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Barack Obama becomes hot topic at IU Northwest forum celebrating 40th anniversary of historic Gary, Ind. election

Panel featuring former Gary mayor Richard Hatcher and the son of late Cleveland mayor Carl Stokes discusses Democratic race for president

In another example of the nation’s rising tide of interest in this year’s presidential race, a symposium at Indiana University Northwest celebrating the 40th anniversary of Richard G. Hatcher’s election as Gary mayor took an impromptu turn toward the political present on Friday, when Hatcher and several other panel members weighed in on the Democratic nomination race between U.S. Sens. Barack Obama and Hillary Clinton.

Hatcher, the guest of honor at the event co-sponsored by the university and the Gary Cultural and Historical Society, didn’t seem to mind.

“I tell my students to watch what is happening in the country right now,” Hatcher, an adjunct faculty member at IU Northwest, said to a group of 40 or so Gary Roosevelt High School students and dozens of others who attended the symposium. “It may not seem significant now, but years later you will look back on this and say, ‘Oh yeah, that’s what was going on. A sea change was taking place.’ I truly believe that America is ready to put a lot of the problems we’ve had between the races behind it and to move forward as an equal, fair and just nation.”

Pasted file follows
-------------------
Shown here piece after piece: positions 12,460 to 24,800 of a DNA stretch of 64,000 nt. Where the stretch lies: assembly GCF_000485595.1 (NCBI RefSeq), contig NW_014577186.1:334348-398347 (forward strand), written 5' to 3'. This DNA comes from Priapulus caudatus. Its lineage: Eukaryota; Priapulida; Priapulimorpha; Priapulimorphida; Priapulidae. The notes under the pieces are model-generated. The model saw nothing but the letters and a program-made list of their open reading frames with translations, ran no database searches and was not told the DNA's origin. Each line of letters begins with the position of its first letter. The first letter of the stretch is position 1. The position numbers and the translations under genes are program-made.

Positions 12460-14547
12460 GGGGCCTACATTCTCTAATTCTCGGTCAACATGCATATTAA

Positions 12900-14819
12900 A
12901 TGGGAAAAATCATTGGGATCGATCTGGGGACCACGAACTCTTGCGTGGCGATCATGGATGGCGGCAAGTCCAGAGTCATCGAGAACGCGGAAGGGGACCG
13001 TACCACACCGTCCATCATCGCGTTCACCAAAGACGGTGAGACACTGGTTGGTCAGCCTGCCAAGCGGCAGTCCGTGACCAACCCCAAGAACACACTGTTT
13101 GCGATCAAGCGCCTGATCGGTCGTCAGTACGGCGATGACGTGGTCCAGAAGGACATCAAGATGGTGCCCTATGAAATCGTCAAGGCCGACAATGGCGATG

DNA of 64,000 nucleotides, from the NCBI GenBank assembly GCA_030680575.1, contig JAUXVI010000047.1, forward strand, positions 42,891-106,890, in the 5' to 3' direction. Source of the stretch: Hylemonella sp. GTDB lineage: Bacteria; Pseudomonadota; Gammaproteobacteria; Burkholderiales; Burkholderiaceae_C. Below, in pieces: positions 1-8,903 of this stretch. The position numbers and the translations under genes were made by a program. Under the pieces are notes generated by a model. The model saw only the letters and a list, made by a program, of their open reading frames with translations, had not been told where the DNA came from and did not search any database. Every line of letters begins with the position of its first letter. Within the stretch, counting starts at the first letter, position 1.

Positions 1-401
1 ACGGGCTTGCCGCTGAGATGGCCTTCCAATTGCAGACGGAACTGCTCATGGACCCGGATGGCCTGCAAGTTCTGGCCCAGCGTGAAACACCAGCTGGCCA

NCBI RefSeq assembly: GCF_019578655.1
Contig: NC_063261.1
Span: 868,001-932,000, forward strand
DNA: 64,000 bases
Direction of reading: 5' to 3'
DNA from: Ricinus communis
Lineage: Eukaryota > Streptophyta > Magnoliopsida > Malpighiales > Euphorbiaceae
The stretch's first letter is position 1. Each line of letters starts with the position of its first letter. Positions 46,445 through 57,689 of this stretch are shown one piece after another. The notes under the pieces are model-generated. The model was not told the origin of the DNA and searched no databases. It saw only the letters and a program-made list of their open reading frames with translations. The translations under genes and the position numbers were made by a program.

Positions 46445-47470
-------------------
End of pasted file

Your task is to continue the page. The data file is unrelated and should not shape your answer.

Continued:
Hatcher joined other figures from his historic 1967 race for mayor in a forum intended to commemorate that watershed political event. Other participants included: Cordell Stokes, son of late Cleveland mayor Carl Stokes, who was elected shortly before Hatcher won in Gary; Lennie Dreyfus, Hatcher’s campaign manager and a member of the so-called “Miller Mafia,” a small group of white residents who bucked significant white opposition to Hatcher and campaigned on his behalf; Judge Richard F. Walsh, who worked as U.S. deputy marshal overseeing the 1967 election; Dena Neal, daughter of Hatcher’s deputy mayor, James Holland; and East Chicago, Ind. attorney Lonnie Randolph, who was in high school when Hatcher first was elected.